Exotic cars will be in abundance, led by the new Ferrari 812 Superfast, the new McLaren 650S, and the grimace-inducing Mercedes-Maybach G650 Landaulet SUV.
Professor Ferdinand Dudenhoeffer, director of the Center for Automotive Research (CAR) at the University of Duisburg-Essen, reckons sales will slow a bit in 2017, but isn’t too worried about elections.
What if Le Pen Wins?
European elections kick off later this month in the Netherlands, with the French Presidential elections in late April and May, and the German general election on September 24. There is a possibility that the French election could be won by Marine Le Pen’s Front National which has pledged to leave the euro single currency, and hold an in-out E.U. referendum. That would bring overnight economic chaos to Europe.
As for the German election, Dudenhoeffer doesn’t see any great change even if Chancellor Angle Merkel is defeated by the Social Democrat challenger.
“The both have stable economic policies,” he said.
Peter Fuss, partner at consultants EY’s Global Automotive Center in Frankfurt, Germany, is sanguine about political uncertainty, and points to the radical new ways of doing business on the horizon.
“Overall, geopolitical uncertainty is increasing around the Globe, not just in Europe. However, the need for mobility of humans is not going to change. Therefore transportation of people of goods will not stop. But, the way how mobility will be managed, may be impacted by political uncertainties. People may no longer want to invest in a car by buying it. They would rather use mobility on demand like ride or carsharing,” Fuss said.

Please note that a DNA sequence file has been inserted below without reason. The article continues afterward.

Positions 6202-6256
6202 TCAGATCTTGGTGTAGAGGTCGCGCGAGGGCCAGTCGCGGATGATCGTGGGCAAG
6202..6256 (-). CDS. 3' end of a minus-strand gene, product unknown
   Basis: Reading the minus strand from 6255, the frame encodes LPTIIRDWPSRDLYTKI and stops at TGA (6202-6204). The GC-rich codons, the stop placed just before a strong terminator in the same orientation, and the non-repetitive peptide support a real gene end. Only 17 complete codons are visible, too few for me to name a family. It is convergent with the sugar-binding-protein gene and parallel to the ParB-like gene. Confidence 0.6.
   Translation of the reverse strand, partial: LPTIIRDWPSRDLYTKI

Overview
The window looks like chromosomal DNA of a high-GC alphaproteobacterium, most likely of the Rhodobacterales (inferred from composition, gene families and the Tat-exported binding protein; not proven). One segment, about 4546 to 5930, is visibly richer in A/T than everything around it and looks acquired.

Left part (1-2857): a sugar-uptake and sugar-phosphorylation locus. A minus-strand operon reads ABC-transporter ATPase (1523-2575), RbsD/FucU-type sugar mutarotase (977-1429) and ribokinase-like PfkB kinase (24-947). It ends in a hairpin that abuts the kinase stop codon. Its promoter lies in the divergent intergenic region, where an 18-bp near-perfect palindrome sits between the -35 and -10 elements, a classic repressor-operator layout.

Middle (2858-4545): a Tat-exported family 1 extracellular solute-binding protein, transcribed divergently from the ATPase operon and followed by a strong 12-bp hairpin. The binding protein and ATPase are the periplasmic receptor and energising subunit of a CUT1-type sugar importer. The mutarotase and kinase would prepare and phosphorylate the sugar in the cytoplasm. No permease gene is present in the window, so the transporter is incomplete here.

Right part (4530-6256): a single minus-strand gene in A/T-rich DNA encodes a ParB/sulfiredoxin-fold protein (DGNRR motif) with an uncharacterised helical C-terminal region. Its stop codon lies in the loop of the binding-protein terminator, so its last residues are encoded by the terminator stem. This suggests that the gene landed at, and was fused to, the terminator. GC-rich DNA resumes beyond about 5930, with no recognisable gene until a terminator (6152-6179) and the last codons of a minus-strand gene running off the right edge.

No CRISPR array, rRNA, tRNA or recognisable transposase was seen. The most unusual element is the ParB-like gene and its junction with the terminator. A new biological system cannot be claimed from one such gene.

Professor David Bailey of the Aston Business School in Birmingham, England also worries about political uncertainty, and points to the long-term and unsolved bane of Europe’s car industry, overcapacity.
“The European market picked up more quickly than expected (after post-crash lows) but there is huge uncertainty about where it goes from here. Elections won’t help. But overcapacity is still a big issue and any weakness in the market is exacerbated by this,” Bailey said.
Big job losses
The mainly unspoken logic behind a PSA merger with Opel-Vauxhall is rationalisation, another way of saying job losses and the chronic need for eliminating overcapacity.
There is also the worry that General Motors finally decided to cut and run from Europe because of its tight government regulation, intrusive labor union influence and the resulting high cost of doing business selling small cars with little or no profit margin
The Center of Automotive Management’s Bratzel says this will be the main talking point in Geneva.
“The big theme will be PSA Opel Vauxhall and the possible new trend of consolidation in the industry. We will discuss this most in Geneva,” he said.
Morgan Stanley put it this way in a recent report.
“Must an Auto Company Be Present in Europe to Succeed?”
Perhaps GM is saying “No”.
The Geneva Car Show opens to the public from March 9 through March 19, at the Palexpo Exhibition Centre.